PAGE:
Maggie Fielding - National Coordinator, Professional Learning

Head shot of Maggie Fielding, National Professional Development Coordinator Why Positive Partnerships?

Since I was first introduced to a Positive Partnerships workshop in 2010, I used the knowledge, tools and strategies gained on many occasions in primary and secondary settings. The opportunity to join the Positive Partnerships team was a really easy decision. 

It has been wonderful working with school teams, using these resources to really make a difference, not only in the lives of students with autism, but also to the lives of many other students.

These Positive Partnerships resources have continued to grow. Working as a member of the team has provided me with the opportunity not only to continue to share these resources with schools during our workshops but also to play a part in developing new resources.

What do you hope to achieve in this role?

In my role as National Coordinator, Professional Learning, I want to continue to work with sectors and schools to further build their capacity to support students on the autism spectrum. Our professional learning programs and our online resources aim to build the knowledge, skills and confidence of sector and school personnel, and provide the support to create personal and whole school change.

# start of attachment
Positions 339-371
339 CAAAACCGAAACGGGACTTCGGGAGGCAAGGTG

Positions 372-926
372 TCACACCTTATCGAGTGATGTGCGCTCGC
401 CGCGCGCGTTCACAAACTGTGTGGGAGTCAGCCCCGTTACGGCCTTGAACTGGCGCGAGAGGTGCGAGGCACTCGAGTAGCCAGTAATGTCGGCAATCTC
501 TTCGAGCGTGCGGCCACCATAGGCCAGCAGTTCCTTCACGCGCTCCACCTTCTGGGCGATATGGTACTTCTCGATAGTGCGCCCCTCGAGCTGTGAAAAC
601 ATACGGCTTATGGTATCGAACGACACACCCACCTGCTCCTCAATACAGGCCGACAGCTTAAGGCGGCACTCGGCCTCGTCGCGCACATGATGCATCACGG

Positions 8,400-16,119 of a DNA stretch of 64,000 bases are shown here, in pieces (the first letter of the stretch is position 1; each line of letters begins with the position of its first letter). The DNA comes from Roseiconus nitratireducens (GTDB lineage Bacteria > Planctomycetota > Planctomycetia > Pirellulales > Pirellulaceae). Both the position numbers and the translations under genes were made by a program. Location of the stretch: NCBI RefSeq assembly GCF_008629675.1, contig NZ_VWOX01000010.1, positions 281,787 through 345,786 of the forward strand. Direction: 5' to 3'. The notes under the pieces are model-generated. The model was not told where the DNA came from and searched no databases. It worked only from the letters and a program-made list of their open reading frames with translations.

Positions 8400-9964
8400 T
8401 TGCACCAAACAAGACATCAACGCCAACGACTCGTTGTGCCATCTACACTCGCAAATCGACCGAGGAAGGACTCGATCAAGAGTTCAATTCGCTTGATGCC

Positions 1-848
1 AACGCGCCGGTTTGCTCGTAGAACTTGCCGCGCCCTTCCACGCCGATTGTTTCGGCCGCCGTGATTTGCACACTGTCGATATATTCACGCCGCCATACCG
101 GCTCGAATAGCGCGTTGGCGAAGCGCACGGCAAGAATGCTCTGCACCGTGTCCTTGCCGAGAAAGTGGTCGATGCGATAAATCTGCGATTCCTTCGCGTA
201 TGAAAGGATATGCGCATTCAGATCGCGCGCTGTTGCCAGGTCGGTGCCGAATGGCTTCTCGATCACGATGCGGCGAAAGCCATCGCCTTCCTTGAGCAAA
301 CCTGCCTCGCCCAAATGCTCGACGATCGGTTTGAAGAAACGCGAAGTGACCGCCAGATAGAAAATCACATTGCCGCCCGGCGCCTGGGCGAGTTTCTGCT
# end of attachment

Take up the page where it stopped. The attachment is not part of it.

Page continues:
What are you looking forward to?

The thing that most inspires me about Positive Partnerships is that we continue to learn and evolve. Most recently this learning has translated into professional learning programs that are flexible and responsive to the identified priorities of individual schools. I’m very excited about our professional learning programs: they encourage schools to recognise their strengths, they support schools to develop plans to address their priorities and at the centre of this process is the importance of partnership between student, family and school.

How long have you been working in the disability sector?

When I was growing up I always wanted to be a teacher. During my first year of teaching I found myself with a year 6 class. I very quickly realised that this was a class full of individuals, all with different strengths and all facing different challenges.  Each new class led to new learnings about difference and disability. Some of this learning was formal through additional university studies, but much of it was informal as I learnt from the students I was supporting. Eventually my studies and experiences led me to working not only with students, but also with teachers and schools to implement inclusive practices that supported all students.